A locality on the
S side of the Malian Gulf, named partly for the presence
of a hot mineral spring. By more ancient usage it was
known simply as Pylai, the Gates, a name describing its
situation at the narrowest point of the mainland route
from the N into central and S Greece. At some time
in the post-Mycenaean period, it became the seat of the
Pylaian Amphictyony, a religious assembly of representatives of the Greek-speaking tribes around the Malian Gulf. This body later became famous under the less accurate title of Delphic Amphictyony, but even in the
3d and 2d c. B.C., when its membership consisted largely
of proxies for external powers situated far from the
original place of assembly, the more official name, and
the ostensible pattern of membership, continued to reflect the early tribal settlement of the region around the Malian Gulf.
The Pylaian Amphictyony was a natural focus for
the resistance to the Persian invasion of 480 B.C., and
the famous Spartan defense of the pass on the Kolonos
hill, at the narrowest point of the Gates, was probably
influenced by religious as well as tactical considerations.
The Gates were again the site of significant military actions against the Gauls in 279, and against the Romans in 191 B.C. They continued to be important in Byzantine and even in modern military planning.
The locality has three main foci of interest: the pass
itself, the Shrine of Demeter at Anthela, where the Amphictyonic council met, and the numerous fortifications
associated with the defense of the pass. The pass, through
which the road at this point ran W-E, lay between the
steep slopes of the mountain to the S and the shore of
the Malian Gulf to the N. The extensive silting of the
gulf has now made this an easy passage, but in antiquity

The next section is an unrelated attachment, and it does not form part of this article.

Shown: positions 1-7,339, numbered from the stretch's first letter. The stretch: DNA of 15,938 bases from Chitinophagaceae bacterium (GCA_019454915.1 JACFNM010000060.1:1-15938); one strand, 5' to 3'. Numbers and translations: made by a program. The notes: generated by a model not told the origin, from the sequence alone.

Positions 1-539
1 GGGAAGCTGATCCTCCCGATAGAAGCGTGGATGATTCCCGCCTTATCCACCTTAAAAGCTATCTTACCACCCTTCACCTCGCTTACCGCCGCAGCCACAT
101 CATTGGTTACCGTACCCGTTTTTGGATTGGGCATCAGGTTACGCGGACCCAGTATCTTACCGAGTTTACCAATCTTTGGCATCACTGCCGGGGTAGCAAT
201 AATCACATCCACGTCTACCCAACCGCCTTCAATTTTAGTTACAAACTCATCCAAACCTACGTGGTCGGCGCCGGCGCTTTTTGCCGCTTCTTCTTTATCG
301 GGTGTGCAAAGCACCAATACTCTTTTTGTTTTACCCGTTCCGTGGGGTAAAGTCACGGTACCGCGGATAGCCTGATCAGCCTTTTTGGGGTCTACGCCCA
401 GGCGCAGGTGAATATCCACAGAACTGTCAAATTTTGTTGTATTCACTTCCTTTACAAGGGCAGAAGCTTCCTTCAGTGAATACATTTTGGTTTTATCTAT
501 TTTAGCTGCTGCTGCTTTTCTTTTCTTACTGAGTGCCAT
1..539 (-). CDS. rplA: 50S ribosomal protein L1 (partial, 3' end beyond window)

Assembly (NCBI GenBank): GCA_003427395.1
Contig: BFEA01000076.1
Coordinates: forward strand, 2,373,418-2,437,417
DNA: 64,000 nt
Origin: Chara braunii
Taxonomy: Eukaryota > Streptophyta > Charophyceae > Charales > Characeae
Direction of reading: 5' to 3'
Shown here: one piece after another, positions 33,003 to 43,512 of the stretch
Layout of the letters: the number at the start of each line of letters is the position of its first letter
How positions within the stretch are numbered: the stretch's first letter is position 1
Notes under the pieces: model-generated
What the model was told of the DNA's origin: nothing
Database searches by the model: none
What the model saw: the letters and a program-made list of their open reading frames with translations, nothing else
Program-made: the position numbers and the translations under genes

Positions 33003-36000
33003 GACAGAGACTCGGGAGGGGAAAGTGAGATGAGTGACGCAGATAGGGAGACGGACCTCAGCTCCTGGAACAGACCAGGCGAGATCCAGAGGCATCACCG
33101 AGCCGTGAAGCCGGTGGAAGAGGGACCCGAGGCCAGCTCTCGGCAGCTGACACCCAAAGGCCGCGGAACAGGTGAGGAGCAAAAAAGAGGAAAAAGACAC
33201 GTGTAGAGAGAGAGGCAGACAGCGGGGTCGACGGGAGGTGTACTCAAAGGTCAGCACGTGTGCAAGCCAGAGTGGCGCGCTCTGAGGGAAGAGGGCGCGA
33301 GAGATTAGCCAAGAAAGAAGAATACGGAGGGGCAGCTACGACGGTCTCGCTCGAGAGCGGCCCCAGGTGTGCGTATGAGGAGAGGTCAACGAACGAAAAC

the sea came close to the mountains at three points, and
Herodotos called each one a gate. The site of the Spartan
defense is the farthest E; it is marked by a modern monument in a place that may well have been under water
in antiquity. The monument faces the semi-isolated Kolonos hill where the Spartans stood. Inland from here are the remains of a rough zigzag, identified as the wall built by the Phokians as a defense against the Thessalians
). A structure at the SW end of this wall,
which had been identified as a polyandrion, seems rather
to be a part of the defense work. Burials have been
found on and around the hill, also some evidence of
habitation, but the most significant discovery was a large
number of bronze arrowheads that could be identified
with Persian armament. Most of the finds are in the
museum at Lamia.
Traces of the Pylaian Sanctuary of Demeter at Anthela
) were discovered in the foothills S of the
road, ca. 2.5 km W of the Kolonos. The only identifiable
monuments are a stoa and a stadium, the latter of rough
construction built into a natural depression in the limestone. Of interest is the special construction at the W end of the stadium designed to keep the winter rains from washing out the floor. No traces of the Demeter
shrine itself have yet been found.
Stählin's article in RE
is still the best
overall source. Further details and new interpretations
appear in the articles by Pritchett and MacKay, where
some additions to Stählin's references may be found.
Nearly all the more important 19th and early 20th c.
travelers visited Thermopylai, and nearly all have something to contribute. The most significant accounts, by Leake and Grundy, are noted below, and a discussion of some of the others occurs in MacKay. Béquignon and
Marinatos provide the only significant evidence from excavation.
W. M. Leake, Travels in Northern Greece
; G. B. Grundy, The Great Persian War
; F. Stählin, “Thermopylen,” RE
2d ser. V, 2 (1934) 2398-2423M
; Y. Béquignon, “Recherches archéologiques dans la vallée du Spercheios,” RA
Sér. 6, 4
; id., La Vallée du Spercheios, Bibl. Ec.
. 144 (1937) 181-204 & passimMI
; W. K. Pritchett,
“New Light on Thermopylae,” AJA
62 (1958) 203-13I
; id., Studies in Ancient Greek Topography
I (1965) 71-82I
; P. A. MacKay, “Procopius' De Aedificiis
Topography of Thermopylae,” AJA
67 (1963) 241-55MI
(includes unexcavated peripheral fortifications).
P. A. MACKAY